Continuing the Dialogue on Dispute Resolution

brendaJust Thinking Out Loud0 Comments

gv_20131111_biv0345_311129861.jpg__0x400_q95_autocrop_crop-smart_subsampling-2_upscale

For two days at the end of May, 150 incredible people came together at the beautiful venue-SFU’s Morris J Wosk Centre for Dialogue in Vancouver to discuss Dispute Resolution at the British Columbia Arbitration & Mediation Institute (BCAMI) 2016 annually symposium.

The session began with the Honourable Suzanne Anton, British Columbia’s Minister of Justice and Attorney General speaking about dispute resolution for the 21st Century and how we need to innovate our current justice system to put the focus back onto serving British Columbian’s with affordable and accessible justice.

I listened to insightful questions being asked of ADR Institute of Canada’s President Scott Siemens and the Honourable Wally Oppal as they discussed “A View from the Bench: Judiciary Perspective on ADR” and hearing how well (or not so well) Judges make good ADR Professionals. (As a former Judge, Wally seems to have transitioned quite well into the ADR field!)

Perhaps not your average topics for discussion but for the 150 people consisting of mainly commercial and family Mediators, Arbitrators & Lawyers we are little sponges soaking these dialogues up.  After all, we want… no correct that, we NEED to find solutions to aspects of disputes resolution that are not working and find both conventional and unconventional ways to help people overcome conflict.

Conflict isn’t a one-size-fits-all problem nor is Dispute Resolution a one-method-solves-all solution.

There are tons of talented Alternative Dispute Resolution (ADR) Professionals using a variety of methods to help people resolve conflict. But there seems to be a disproportionate number of ADR Professionals to people looking for this solution to help solve their disagreements.

The question to ask is WHY? What is the problem

So here is my list of “why’s”:

  1. People have heard that mediation is faster so they expect fast means little or no effort in gathering the information they need for the mediation or they are overwhelmed with the amount of information they need to gather and they don’t know where to start so they don’t. (btw – Mediation is faster than the current 2-5 year wait for your day in court).
  2. People have heard that mediation is cheaper than going to a lawyer so they expect cheaper should be close to FREE. (I can’t tell you how many non-profits have questioned my mediation fee which by the way isn’t astronomical. Their typical response is       “We are a non-profit and can’t afford your services”)… never mind the fact that they haven’t calculated the cost that the conflict is having on their organization – but don’t get me on that!
  3. The ADR Industry has done a poor job at educating the public on ADR options and access. Most people still think mediation is the step before going to court and don’t realize it can be useful in so many other situations such as Stepfamily Mediation to help keep couples together or Conflict Management Group Coaching to help managers, supervisors, work teams and yes, all level’s of workers develop skills that serve them not only at work but also in their personal lives.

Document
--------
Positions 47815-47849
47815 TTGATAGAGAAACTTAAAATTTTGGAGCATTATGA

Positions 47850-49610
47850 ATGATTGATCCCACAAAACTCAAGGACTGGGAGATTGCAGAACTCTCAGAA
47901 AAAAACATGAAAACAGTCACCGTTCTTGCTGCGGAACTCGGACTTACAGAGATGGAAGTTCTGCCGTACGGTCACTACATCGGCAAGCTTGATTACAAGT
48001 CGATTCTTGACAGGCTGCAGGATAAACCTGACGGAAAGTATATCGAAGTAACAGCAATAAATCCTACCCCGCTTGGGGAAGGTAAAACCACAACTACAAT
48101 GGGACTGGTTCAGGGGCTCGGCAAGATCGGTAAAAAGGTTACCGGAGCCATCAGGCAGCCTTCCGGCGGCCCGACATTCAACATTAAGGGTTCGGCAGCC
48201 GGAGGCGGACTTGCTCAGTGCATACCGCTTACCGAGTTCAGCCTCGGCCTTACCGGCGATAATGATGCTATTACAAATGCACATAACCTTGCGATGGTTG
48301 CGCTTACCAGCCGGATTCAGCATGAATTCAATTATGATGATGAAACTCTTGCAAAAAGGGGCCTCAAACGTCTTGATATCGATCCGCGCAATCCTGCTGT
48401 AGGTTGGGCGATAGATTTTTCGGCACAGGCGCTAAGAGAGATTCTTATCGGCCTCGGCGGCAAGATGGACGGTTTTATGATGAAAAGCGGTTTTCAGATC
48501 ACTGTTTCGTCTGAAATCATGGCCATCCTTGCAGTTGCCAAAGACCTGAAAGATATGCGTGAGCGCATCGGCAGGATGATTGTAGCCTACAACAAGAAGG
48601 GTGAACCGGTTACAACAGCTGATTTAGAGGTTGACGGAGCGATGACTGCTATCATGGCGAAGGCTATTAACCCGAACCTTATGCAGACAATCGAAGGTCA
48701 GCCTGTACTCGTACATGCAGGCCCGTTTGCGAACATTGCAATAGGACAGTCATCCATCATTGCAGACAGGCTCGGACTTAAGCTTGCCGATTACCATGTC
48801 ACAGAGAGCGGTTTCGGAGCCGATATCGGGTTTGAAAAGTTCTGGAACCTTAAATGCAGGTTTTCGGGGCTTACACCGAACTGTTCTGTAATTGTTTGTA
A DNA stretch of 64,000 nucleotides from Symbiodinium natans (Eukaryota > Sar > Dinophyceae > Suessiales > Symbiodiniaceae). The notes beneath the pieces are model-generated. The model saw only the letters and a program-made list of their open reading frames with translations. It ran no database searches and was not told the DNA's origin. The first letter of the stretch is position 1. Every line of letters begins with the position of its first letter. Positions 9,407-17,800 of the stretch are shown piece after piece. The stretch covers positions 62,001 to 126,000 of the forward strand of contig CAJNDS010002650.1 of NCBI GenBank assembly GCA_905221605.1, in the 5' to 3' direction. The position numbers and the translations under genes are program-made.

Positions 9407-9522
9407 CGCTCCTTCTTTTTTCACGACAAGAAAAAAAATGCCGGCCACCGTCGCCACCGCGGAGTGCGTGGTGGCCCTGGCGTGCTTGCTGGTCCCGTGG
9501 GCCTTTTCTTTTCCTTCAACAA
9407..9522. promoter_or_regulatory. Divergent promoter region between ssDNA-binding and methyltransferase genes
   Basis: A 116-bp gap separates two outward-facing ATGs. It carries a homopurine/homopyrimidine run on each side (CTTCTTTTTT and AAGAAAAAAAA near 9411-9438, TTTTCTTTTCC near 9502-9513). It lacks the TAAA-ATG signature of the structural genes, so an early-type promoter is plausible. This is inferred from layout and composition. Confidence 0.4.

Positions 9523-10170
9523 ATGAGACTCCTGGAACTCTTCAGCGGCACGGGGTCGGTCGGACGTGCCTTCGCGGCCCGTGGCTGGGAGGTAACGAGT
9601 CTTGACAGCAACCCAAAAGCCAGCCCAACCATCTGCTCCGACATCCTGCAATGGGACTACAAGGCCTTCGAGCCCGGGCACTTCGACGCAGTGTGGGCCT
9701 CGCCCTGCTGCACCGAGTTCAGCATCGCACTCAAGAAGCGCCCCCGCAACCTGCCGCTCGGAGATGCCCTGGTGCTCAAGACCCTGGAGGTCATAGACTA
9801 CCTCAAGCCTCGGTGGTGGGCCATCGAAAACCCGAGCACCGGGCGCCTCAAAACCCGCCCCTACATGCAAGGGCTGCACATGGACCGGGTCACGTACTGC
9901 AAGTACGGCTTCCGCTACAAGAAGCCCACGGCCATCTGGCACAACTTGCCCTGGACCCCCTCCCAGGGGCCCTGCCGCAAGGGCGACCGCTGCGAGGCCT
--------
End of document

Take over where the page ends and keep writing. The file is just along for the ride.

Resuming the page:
4. Take a look at Mediation & Arbitration Professional websites… man, a lot of them look kind of scary and intimidating with legal jargon and definitions.  Hey colleagues, if we want people to utilize our services we need to give them a nice warm welcome rather than a stuffy corporate hand shake (just saying).

I have other “why’s” but that may start a fast digression from the original intent of this blog post.

I felt honoured to have the opportunity to present at this years BCAMI symposium on “Generational Differences in the Workplace” with my colleagues Melissa Ruckmick & Jerome Dickey.  30 ADR Professionals listened, discussed and debated the myths and facts around Generational Conflict.

What would have been a marriage made in heaven is if people who are not ADR Professionals came to the symposium and entered into a discussion on subjects that are important to them.  They could discuss issues such as the Environment, Workplace Harassment, Family Dynamics, Financial & Corporate Issues because you guessed it… these truly incredible people who attended the BCAMI symposium are specialists in these areas and could have provided this information to help educate and inform anyone who wants to learn.

For the few who attended who are not ADR Professionals, I commend you for taking the time out of your busy schedule to listen, learn and discuss ADR options and solutions.

For all the rest of the readers who wished they would have come but didn’t, I want to share the link to the 2016 BCAMI symposium where you can download the presenters powerpoint and discussion notes.  I encourage you to get in touch with the presenters who’s topics interest you (I happen to know ADR Professionals are always open to having a discussion) and continue the dialogue on Dispute Resolution. Here is the link to the BCAMI Symposium Downloads.

 

 

 

Leave a Reply

Your email address will not be published. Required fields are marked *